Wednesday, May 29, 2013

Art as Propaganda

One of the most fascinating aspects of the French Revolution is the effect of art and literature on the minds of the people.  Jacques-Louis David's work, The Lictors Bring to Brutus the Bodies of His Sons, is a good example.

The painting depicts the Roman leader, Brutus, turned from the sight of his sons' bodies, as his wife, daughters and servant grieve.  Brutus appears determined and unmoved, resolute in the belief that having ordered his sons' deaths was merited by the fact that they'd tried to overthrow the Republic and restore the Monarchy.  The end justifies the means and all that.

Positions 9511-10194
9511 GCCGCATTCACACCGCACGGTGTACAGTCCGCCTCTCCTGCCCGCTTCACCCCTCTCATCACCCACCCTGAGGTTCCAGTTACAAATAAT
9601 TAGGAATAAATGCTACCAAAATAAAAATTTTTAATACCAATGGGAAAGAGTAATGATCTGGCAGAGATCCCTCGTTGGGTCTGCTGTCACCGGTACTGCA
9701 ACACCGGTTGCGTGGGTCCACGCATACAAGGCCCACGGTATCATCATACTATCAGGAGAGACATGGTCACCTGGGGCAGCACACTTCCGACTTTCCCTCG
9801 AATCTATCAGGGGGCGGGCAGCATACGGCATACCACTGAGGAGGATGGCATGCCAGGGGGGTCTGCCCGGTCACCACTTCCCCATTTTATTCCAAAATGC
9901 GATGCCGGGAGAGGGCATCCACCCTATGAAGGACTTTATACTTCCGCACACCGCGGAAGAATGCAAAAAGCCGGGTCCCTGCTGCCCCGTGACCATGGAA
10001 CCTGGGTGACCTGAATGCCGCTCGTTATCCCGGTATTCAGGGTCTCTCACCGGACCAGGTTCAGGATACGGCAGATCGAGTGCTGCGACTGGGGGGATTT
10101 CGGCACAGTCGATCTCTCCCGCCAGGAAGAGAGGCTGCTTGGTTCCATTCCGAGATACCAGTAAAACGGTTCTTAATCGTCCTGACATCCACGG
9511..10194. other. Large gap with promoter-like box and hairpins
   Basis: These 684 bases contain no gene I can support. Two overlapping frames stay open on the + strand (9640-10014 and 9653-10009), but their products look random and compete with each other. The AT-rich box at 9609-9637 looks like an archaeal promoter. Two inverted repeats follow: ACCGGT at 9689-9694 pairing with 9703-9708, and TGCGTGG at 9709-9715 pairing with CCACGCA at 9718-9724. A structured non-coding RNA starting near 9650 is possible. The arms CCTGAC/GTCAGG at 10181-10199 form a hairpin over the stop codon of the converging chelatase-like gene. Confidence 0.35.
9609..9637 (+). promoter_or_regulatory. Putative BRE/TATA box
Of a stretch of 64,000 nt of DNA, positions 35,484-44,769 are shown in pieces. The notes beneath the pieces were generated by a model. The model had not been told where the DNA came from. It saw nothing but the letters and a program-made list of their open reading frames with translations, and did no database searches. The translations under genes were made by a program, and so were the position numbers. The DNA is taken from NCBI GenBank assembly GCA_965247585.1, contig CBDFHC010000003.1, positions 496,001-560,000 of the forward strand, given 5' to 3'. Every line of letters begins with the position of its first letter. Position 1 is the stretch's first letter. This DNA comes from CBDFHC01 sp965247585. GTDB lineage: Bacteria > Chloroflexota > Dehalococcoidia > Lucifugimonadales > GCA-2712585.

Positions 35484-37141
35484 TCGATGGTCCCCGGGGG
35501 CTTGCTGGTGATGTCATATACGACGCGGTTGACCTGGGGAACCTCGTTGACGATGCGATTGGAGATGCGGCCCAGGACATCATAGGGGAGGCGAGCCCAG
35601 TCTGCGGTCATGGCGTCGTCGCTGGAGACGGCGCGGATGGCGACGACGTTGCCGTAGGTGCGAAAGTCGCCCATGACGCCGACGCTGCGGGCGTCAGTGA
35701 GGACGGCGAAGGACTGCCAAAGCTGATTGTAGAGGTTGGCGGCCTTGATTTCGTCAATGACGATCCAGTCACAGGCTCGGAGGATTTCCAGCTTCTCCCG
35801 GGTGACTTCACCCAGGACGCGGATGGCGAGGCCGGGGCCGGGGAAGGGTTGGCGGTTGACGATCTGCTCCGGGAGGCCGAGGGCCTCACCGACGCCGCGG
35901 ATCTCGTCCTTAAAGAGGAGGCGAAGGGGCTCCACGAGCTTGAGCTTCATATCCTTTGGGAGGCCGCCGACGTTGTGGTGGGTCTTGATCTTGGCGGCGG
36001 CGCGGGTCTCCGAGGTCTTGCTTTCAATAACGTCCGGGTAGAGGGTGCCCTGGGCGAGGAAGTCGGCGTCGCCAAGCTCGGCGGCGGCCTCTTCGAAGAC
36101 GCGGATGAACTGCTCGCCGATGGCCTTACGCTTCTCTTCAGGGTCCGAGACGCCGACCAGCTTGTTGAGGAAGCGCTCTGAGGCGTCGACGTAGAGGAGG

The piece was exhibited in the early stages of the French Revolution despite the Court's attempt to keep it from public view. Art students felt the need to stand guard at the Salon.  I wonder how many of them survived the Revolution after the fire they helped to light roared out of control.  Just wondering.

It's nearly inconceivable to me that a human being is capable of creating such a masterpiece.  The first moment I saw it, in the Louvre, is frozen in my mind. And, it's not even my favorite of David's paintings.  I never leave the museum without visiting that gallery.  Sometimes it's the only one I visit.

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